Sons of Confederate Veterans Waco

Felix H Robertson Camp #129

Commander Statement

 It is getting to that time of year when we get busier as a camp. We fully support the Mexia Reunion Grounds annual re-enactment. There is plenty to do there and not even put on a uniform. We need help at the front gate to help collect money for those coming to see all the action. I will be in charge of it and contact me if you can help. Lynn Simpson is in charge of the parking for both re-enactors and audience and will need help there also. I have a copy of the current division newsletter. It is a summary of what has been going on for the past two years at the division level. Darrel Barnes has been spending some of his Saturdays & Sundays on Hwy 77 South picking up trash. If you can put in an hour or two see him and find out when he is going. The Mexia re-enactment is set for April 19, 20, & 21st. The 19th is for school kids to visit set up stations showing them what the soldiers wore, samples of the period music, etc. The re-enactment on Saturday is at 2 PM and the one on Sunday is at 1 PM. The Friends Group has collected money from companies in the Mexia area to cover some of the cost. Therefore, we do not have to help finance anything there. Since we do not need to send money there I would like to discuss having a memorial service on April 27th at our flag pole on IH-35 and spend some money to bring in a band and play for the ceremony. See you at the meeting on Tuesday.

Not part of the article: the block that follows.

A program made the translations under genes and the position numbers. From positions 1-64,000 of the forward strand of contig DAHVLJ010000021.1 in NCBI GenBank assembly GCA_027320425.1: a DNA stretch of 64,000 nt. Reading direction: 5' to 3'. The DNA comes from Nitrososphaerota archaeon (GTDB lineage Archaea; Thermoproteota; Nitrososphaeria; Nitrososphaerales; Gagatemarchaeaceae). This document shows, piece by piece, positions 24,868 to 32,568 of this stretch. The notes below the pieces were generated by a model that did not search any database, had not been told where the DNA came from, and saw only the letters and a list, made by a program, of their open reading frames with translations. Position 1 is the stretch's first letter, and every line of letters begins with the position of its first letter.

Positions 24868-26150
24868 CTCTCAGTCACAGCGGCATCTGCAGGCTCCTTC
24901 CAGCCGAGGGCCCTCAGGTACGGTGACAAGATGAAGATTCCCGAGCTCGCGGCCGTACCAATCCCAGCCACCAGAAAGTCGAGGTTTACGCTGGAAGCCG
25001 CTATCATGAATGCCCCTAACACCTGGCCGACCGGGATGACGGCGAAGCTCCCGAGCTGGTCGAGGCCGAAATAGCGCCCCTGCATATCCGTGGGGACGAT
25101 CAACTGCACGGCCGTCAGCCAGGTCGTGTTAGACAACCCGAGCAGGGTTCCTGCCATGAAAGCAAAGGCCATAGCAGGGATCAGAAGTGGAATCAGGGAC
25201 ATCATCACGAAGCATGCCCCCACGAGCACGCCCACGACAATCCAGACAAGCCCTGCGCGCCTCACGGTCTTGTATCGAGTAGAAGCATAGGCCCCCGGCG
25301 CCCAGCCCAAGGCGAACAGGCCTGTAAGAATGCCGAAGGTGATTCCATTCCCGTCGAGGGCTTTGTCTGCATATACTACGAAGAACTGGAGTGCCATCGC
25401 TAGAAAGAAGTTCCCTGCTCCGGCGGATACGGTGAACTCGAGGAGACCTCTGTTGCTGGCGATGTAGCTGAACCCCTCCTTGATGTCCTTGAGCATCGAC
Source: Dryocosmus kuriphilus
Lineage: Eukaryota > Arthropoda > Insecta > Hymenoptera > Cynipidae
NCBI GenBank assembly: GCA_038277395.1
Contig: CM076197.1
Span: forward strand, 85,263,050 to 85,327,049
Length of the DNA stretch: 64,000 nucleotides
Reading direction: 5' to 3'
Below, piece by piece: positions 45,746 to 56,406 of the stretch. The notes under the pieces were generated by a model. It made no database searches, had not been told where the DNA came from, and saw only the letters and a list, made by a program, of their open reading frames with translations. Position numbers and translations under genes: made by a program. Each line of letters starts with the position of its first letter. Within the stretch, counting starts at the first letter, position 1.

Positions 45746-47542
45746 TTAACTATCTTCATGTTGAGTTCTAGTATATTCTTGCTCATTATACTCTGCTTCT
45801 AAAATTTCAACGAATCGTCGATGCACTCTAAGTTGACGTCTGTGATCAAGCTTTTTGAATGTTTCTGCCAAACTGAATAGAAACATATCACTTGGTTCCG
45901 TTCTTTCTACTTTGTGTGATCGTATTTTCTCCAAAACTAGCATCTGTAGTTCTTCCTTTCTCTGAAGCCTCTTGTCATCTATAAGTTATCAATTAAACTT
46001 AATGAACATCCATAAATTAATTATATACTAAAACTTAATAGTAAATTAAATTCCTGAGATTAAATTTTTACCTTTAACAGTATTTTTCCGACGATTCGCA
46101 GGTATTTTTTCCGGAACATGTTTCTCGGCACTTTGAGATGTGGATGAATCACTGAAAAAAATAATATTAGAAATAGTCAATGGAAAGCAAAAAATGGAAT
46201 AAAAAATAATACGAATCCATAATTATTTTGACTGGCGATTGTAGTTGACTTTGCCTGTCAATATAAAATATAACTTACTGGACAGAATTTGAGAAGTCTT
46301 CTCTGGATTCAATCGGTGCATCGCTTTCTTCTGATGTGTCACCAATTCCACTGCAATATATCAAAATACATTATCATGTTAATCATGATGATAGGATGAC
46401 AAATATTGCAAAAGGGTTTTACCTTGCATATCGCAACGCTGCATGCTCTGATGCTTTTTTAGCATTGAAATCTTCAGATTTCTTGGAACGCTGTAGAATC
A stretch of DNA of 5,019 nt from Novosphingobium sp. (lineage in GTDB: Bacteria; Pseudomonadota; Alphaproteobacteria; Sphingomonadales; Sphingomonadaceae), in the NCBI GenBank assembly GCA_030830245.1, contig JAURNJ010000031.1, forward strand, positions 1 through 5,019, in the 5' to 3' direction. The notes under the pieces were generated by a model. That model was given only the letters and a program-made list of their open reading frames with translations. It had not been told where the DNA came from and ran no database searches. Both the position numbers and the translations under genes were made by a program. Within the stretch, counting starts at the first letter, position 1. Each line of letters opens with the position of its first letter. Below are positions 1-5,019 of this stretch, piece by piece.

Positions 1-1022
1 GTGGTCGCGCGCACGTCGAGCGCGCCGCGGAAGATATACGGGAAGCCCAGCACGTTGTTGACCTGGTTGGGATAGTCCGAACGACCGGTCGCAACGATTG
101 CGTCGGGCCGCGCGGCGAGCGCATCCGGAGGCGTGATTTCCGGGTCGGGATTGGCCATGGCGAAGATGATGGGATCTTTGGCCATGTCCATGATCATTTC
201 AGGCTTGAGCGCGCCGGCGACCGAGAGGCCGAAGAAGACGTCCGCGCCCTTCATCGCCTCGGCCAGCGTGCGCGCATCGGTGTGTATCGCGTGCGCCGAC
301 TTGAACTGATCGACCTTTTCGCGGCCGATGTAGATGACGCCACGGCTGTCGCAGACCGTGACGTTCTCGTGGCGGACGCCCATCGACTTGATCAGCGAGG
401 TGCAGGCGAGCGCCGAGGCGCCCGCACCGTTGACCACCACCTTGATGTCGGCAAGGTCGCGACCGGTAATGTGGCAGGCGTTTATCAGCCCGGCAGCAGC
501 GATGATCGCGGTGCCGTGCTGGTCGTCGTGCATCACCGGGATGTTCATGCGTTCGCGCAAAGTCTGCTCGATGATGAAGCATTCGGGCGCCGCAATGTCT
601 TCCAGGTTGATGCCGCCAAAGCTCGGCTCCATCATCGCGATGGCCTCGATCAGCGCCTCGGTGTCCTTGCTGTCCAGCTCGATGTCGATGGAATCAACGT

The speaker will be Mr. Bob Rubel from the Cleburne SCV camp. His topic will be "Civil War in Art, Images of the Conflict!!!" Visitors are welcome. For more information visit


Lt. Commander Statement

 Greetings SCV members,